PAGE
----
Local History Group

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Wonderful old pictures on display 

This newly unearthed picture of Bishop Monkton's old mill, believed to date from 1910, was among a selection of fascinating old pictures of the village which went on view at the meeting of the Local History Group which took place on Wednesday, October 11 at the Village Hall. 


Why Bishop Monkton avoided the ravages of the Black Death



Members of Bishop Monkton Local History Group were updated at an earlier meeting this year held at the Village Hall on the progress that had been made on four research projects which have been undertaken.

They heard details of the progress of research into the village shops, the village pubs and the early history of the village.

One of the most surprising findings was how Bishop Monkton largely escaped the ravages of The Black Death which struck in 1347 and which within 20 years had led to the death of 20 million people, a third of the total population of Europe at the time.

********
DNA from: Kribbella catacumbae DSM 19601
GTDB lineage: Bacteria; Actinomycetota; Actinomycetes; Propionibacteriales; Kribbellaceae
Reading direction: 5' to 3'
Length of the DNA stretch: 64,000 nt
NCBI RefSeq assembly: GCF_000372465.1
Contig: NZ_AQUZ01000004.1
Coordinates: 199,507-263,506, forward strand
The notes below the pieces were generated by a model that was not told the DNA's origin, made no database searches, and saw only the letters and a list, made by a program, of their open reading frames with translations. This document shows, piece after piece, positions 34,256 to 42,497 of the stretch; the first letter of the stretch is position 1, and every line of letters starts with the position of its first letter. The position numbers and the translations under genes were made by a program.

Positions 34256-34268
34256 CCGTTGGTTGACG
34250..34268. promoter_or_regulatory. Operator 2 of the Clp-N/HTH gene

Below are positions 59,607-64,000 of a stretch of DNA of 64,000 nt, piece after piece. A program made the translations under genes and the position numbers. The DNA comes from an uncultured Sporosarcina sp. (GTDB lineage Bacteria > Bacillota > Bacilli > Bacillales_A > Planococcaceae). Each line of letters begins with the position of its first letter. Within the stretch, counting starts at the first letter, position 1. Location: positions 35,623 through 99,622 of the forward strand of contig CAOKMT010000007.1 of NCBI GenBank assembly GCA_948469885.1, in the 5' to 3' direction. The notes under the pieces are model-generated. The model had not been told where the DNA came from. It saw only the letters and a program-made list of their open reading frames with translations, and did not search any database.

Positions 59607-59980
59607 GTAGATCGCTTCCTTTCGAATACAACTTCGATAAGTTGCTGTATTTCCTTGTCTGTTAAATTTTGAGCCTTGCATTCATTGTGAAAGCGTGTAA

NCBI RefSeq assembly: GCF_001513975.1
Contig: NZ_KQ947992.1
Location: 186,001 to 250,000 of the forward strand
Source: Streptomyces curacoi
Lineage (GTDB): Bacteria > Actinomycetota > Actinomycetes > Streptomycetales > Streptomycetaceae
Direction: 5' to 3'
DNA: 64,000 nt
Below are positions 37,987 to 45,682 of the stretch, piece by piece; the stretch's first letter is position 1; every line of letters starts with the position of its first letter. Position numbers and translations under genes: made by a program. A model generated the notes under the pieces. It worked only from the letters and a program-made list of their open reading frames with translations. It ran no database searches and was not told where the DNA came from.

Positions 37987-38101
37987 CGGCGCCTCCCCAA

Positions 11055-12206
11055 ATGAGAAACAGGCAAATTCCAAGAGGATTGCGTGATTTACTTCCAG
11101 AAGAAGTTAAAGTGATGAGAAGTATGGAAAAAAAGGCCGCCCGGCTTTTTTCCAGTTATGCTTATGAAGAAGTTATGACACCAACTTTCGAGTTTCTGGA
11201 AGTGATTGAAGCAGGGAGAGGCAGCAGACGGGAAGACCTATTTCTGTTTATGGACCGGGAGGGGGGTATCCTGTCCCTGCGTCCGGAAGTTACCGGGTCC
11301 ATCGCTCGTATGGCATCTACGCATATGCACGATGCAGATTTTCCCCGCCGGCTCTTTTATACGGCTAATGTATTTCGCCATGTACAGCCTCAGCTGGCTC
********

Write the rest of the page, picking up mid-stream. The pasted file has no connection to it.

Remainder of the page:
Margaret Mason, who carried out the research, said it was believed the reason for the fortuitous avoidance of the worst of the dreaded disease was due to the fact that the Bishop  was visiting the village at the time the plague struck, and some form of cordon was thrown around it, which had the effect of fending off the disease.

Many details were also revealed about the village's old shops and old pubs in research carried out by David Banks and helpers.

In the fourth project to be undertaken, Richard Field reported on the progress he has made in his 'Down Memory Lane' series in which he met and talked to many of the village's longest term residents . He said he had held eight meetings involving over 40 villagers who had related many fascinating memories. 

The oldest person interviewed was 98-year-old Netta Park, who had memories dating back to the years immediately after the First World War.

Group Leader David Banks announced that a new research project was to be started - about the history of Bishop Monkton Cricket Club which dates back over 100 years.  Martin Minett volunteered to lead this research and he will be assisted by present day members of the club.

David thanked the project leaders, and others who helped organise and run the update meeting.

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Last man will never live this down!